What Type of Hero Are You?

types of heroNo, it’s not an internet quiz, to tell you whether you are Frodo, or Katniss Everdene, Wolverine or Princess Elsa. The world has enough of those to be going on with.

Instead, it’s an invitation to wonder about the stories we tell of our own lives.

Let me tell you about a few people I have met over the last 20 years or so.

There was one woman who always made me laugh. Whenever I met her, she had a new tale of calamity and mishap – a navigational failure that had got her into trouble, or a DIY attempt that had gone badly awry. I always warm to someone who doesn’t take themselves too seriously. But I did start to wonder, after a while, what it’s like to always be the inept clown, and why that role was where she so consistently placed herself. She was a very able, thoughtful caring woman, but that side of her was mostly hidden behind the fool she portrayed herself to be.

Or how about a man who was the victim of every story. When he lost a job, it couldn’t be that a short term, seasonal contract was ending, it was because the manager had taken an unreasonable dislike to him. If a neighbour did something that caused him inconvenience, it was a personal vendetta, rather than absent-mindedness. If there was a way of interpreting a situation, so that he was the victim, that was how he would shape the story.

Then there was the woman who had many stories to tell about her family. They were always the ones who are thoughtless and inconsiderate. She was the put-upon one who had to pick up the pieces. She was Cinderella in rags, but her fairy godmother never came.

Or maybe you know people who live their lives as a quest. They are chasing a dream, waiting to be talent-spotted, or to find their ideal role, but never getting there – always seeking the promised land, they never settle for what they have or where they are.

I have so many questions about stories – the ones we tell and the ones we seek out, told by others.

What stories do we tell about our own lives?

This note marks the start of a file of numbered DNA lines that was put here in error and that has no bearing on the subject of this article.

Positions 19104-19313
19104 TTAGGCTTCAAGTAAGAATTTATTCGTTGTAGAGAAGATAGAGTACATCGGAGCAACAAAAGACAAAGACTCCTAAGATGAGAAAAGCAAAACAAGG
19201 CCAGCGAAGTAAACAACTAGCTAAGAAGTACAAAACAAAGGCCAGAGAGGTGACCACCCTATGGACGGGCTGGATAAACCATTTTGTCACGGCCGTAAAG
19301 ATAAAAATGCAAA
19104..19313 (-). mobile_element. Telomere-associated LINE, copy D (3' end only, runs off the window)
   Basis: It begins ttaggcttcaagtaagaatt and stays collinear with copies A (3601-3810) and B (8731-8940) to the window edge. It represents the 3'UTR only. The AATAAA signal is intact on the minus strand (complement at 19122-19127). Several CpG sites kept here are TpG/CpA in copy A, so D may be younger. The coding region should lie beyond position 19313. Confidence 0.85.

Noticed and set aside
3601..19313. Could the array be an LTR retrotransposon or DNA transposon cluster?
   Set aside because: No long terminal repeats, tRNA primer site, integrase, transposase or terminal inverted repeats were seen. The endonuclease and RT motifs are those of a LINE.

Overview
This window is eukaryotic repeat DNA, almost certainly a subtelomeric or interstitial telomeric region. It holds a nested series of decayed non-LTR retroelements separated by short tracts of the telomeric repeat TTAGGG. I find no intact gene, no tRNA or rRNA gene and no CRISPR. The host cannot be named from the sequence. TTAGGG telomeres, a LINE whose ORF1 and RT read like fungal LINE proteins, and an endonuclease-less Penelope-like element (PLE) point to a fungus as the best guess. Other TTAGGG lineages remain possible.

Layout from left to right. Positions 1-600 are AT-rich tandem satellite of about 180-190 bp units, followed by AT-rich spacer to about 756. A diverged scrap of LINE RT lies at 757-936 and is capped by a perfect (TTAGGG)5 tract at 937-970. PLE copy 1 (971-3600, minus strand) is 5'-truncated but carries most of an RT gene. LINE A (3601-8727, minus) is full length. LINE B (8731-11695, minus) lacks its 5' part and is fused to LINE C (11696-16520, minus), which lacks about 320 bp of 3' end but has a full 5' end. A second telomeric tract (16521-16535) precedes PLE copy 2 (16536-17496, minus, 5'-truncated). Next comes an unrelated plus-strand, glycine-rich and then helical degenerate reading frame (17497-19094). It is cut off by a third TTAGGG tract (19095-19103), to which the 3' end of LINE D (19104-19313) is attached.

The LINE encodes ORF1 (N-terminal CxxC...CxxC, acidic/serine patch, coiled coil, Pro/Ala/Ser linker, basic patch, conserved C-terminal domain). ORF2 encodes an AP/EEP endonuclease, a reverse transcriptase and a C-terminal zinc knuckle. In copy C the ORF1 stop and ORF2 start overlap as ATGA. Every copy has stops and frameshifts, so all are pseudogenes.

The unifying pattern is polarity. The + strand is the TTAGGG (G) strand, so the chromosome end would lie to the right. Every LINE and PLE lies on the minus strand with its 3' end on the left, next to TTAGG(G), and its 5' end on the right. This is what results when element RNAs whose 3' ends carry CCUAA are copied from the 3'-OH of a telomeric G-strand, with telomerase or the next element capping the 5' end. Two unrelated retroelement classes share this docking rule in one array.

It’s easier to see the stories that others tend to tell about themselves – the sort of protagonist they tend to cast themselves as.  But it’s harder to do it for myself.  We are too close to our own lives. If my life were turned into a film, would I be the maverick, defying authority and winning through by my unconventional ways? Or would I be the Ugly Duckling who turned out to be a Swan? What would my happy ending look like? How would the audience know when I’d reached it? Would the story end with my enemies defeated on the floor? When my handsome prince sweeps me off my feet? When the warring factions find peace at last?

Could we tell different stories about our lives? Is it that big a leap from a tragedy to a comedy? Could we tell the same stories but cast ourselves as a different type of hero? I think we probably could, if we only saw the possibilities. That’s been one of the things that mindfulness and counselling have started to make me more aware of.

And what about all the stories that surround us film, TV and books? What about the stories that different news sources tell us about our world?

What type of heroes do we choose to spend time with, as we browse the list of channels? What sort of stories most captivate and satisfy us? If we looked at which moments in a story most stir our emotions, (most reliably make us cry?) would it tell us something about ourselves and who we aspire to be?

What is it that stories do to us? I don’t quite know – but I know stories can touch us, stir us and change us at some fundamental level. At least, they can make us want to change and help us to believe that somehow we can.

And what do we do with Bible stories? Do we reduce them to something for kids – simple stories with brightly coloured pictures? Do we boil them down to a nice easy truth, like one of Aesop’s fable with a tidy moral message attached. Or can we engage with them on deeper, more personal, more complex levels? And what might that look like, if we tried?

I find I return to these questions over and over again. I don’t quite know how to explore them further, but I am keen to do that. If you’ve read this far, and you have any ideas on that, I’d love to hear your thoughts, questions, comments or recommendations for books/websites/people who are looking at this stuff.  Give me your thoughts, however half-baked, I’d love to hear them.

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